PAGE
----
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What makes a movie "dated" vs. being a "period piece"?

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What makes a movie "dated" vs. being a "period piece"?

Old 06-08-08, 07:21 PM
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What makes a movie "dated" vs. being a "period piece"?

Today I was watching "Splash" with a friend, and she laughed at how dated the movie was because of the clothing, trends, cars, etc etc. This made me wonder how some movies, such as Splash can feel dated, but other movies from other periods of time don't feel dated, and merely come off as "period pieces", even if they take place within the time frame that the movie was made.

Discuss.
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Old 06-08-08, 07:44 PM
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a period piece, to me, is something like The Patriot. a dated movie to me, is something like Encino Man.
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Old 06-08-08, 07:56 PM
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"Periods" are usually times in history that none of us were alive during. "Dated" is when we ourselves can remember things from that particular time. That's how I've always defined it.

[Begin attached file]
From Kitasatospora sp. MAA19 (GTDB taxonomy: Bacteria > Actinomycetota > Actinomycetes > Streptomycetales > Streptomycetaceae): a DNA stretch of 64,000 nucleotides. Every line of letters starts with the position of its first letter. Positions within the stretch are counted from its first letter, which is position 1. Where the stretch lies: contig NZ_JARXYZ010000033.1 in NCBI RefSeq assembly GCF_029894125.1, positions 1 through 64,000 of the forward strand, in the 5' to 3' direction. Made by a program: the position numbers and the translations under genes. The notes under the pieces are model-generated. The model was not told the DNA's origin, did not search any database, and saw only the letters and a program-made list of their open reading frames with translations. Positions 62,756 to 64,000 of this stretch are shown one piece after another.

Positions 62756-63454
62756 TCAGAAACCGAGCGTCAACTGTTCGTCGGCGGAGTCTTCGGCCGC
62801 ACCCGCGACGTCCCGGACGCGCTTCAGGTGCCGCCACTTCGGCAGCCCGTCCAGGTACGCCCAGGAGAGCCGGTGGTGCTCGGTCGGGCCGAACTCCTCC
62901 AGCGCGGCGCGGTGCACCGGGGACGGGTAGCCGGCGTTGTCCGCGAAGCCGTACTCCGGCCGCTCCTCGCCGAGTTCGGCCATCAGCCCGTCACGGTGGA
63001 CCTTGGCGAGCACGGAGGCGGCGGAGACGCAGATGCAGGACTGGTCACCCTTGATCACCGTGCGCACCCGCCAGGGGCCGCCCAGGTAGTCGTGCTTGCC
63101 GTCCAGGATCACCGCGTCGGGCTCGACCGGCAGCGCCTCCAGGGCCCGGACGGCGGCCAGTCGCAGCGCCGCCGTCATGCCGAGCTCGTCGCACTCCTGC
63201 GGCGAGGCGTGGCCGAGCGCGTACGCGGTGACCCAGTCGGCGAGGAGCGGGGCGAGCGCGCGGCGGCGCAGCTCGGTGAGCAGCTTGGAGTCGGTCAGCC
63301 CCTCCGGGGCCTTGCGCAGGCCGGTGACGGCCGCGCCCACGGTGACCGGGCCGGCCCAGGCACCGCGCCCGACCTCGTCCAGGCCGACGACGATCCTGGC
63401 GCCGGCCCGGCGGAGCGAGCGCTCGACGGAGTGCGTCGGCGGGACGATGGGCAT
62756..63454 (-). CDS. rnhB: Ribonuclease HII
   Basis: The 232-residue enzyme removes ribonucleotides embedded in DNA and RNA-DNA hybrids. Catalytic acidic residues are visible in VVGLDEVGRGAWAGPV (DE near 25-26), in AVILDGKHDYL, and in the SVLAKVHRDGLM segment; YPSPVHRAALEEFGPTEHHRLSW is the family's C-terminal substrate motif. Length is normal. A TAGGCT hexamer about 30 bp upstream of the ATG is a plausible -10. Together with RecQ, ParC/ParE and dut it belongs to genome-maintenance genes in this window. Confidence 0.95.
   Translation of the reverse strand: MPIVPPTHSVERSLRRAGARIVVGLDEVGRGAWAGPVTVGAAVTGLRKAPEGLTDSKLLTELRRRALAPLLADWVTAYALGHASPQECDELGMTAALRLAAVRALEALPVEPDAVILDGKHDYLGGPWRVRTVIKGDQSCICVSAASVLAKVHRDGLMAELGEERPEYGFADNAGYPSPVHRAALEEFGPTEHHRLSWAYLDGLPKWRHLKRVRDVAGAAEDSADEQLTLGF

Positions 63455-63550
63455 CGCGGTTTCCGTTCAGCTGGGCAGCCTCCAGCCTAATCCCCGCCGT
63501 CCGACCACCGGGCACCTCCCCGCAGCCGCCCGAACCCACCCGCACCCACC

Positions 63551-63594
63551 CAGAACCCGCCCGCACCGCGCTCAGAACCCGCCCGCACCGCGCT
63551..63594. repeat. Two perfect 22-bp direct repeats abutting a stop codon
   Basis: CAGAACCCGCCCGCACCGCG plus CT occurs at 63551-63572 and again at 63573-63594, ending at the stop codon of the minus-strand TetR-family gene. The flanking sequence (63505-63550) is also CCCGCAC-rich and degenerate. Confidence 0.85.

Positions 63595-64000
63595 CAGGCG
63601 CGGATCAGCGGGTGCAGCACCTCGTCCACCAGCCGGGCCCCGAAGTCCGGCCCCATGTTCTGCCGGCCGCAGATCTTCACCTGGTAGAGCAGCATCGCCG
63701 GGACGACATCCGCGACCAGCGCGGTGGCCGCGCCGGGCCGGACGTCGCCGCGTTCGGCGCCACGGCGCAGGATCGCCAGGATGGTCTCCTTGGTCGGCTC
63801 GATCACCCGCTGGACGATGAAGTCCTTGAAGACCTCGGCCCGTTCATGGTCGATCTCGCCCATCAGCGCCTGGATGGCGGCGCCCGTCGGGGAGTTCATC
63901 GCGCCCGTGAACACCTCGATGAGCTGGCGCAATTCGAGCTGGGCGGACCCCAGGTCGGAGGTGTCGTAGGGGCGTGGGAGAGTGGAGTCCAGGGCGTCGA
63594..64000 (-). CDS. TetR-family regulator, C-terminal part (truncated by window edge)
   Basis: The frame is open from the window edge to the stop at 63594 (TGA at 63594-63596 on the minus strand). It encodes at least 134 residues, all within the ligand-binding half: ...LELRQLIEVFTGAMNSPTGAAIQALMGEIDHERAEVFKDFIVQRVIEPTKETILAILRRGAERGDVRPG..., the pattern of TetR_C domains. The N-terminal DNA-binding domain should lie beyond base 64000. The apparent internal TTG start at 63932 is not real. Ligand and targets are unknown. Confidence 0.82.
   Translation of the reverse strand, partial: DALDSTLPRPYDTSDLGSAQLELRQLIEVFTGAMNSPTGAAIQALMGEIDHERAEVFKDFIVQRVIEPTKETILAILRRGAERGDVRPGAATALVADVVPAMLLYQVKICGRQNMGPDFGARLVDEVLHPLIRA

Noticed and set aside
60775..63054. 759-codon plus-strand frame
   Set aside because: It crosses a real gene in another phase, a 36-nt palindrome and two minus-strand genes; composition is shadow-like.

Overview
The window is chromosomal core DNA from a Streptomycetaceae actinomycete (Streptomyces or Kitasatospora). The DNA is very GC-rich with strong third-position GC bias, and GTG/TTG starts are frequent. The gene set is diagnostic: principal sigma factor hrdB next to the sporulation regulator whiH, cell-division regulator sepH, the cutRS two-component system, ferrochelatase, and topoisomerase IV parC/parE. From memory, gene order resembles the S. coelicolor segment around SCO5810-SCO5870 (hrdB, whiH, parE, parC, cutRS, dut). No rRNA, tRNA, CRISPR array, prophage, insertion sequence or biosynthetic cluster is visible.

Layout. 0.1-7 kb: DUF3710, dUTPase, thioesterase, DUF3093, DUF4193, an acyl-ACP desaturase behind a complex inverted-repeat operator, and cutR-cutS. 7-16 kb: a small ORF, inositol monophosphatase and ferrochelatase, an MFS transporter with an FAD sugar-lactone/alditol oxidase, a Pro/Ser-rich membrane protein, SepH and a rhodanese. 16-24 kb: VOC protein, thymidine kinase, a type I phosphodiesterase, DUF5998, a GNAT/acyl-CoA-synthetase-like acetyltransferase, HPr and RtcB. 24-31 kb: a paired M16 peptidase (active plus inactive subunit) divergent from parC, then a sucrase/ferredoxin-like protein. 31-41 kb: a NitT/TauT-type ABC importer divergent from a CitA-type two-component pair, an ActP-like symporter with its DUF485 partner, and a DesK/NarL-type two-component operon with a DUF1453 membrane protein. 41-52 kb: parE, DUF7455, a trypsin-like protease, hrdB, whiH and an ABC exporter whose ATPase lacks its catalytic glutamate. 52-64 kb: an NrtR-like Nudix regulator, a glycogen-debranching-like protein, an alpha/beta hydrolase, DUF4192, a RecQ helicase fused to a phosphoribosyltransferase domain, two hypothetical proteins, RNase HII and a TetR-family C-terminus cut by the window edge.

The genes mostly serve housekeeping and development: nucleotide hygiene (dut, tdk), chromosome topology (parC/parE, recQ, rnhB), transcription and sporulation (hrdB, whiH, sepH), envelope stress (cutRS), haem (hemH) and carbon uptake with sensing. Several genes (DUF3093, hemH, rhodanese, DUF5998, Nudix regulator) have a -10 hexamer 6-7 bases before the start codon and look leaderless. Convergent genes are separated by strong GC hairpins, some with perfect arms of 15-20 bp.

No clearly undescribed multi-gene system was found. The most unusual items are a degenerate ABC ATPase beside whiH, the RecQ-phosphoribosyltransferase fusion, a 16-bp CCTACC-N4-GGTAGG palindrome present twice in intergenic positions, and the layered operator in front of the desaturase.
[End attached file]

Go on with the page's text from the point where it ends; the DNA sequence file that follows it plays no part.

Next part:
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Old 06-08-08, 08:36 PM
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Uh, it's kinda easy. A movie filmed in the 70's that takes place in the same time period is dated versus a movie filmed in the 70's that takes place in the 14th Century is a period piece.
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Old 06-08-08, 08:54 PM
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A "period piece" generally refers to a movie that is purposely set in a previous time, NOT in the time during which the movie was actually made. The period doesn't have to be a time during which none of us were alive. Dazed and Confused (released in 1993) could be called a period piece. It is set in the 70s (a time many of us can remember) and it is made to look and feel like the seventies--the cars, hairstyles, music, societal norms, etc.

I think a major factor is that many movies (like Splash) are dated by the moviemaking "styles" that were popular when the movie was made. There can be trends in editing, composition, scoring, lighting, etc. that we identify with different years in filmmaking. I'd guess that period pieces are less likely to follow such trends because the filmmakers are probably going to make choices that do not evoke the current era of filmmaking. They may go for a more timeless feel to help separate this movie from its contemporaries.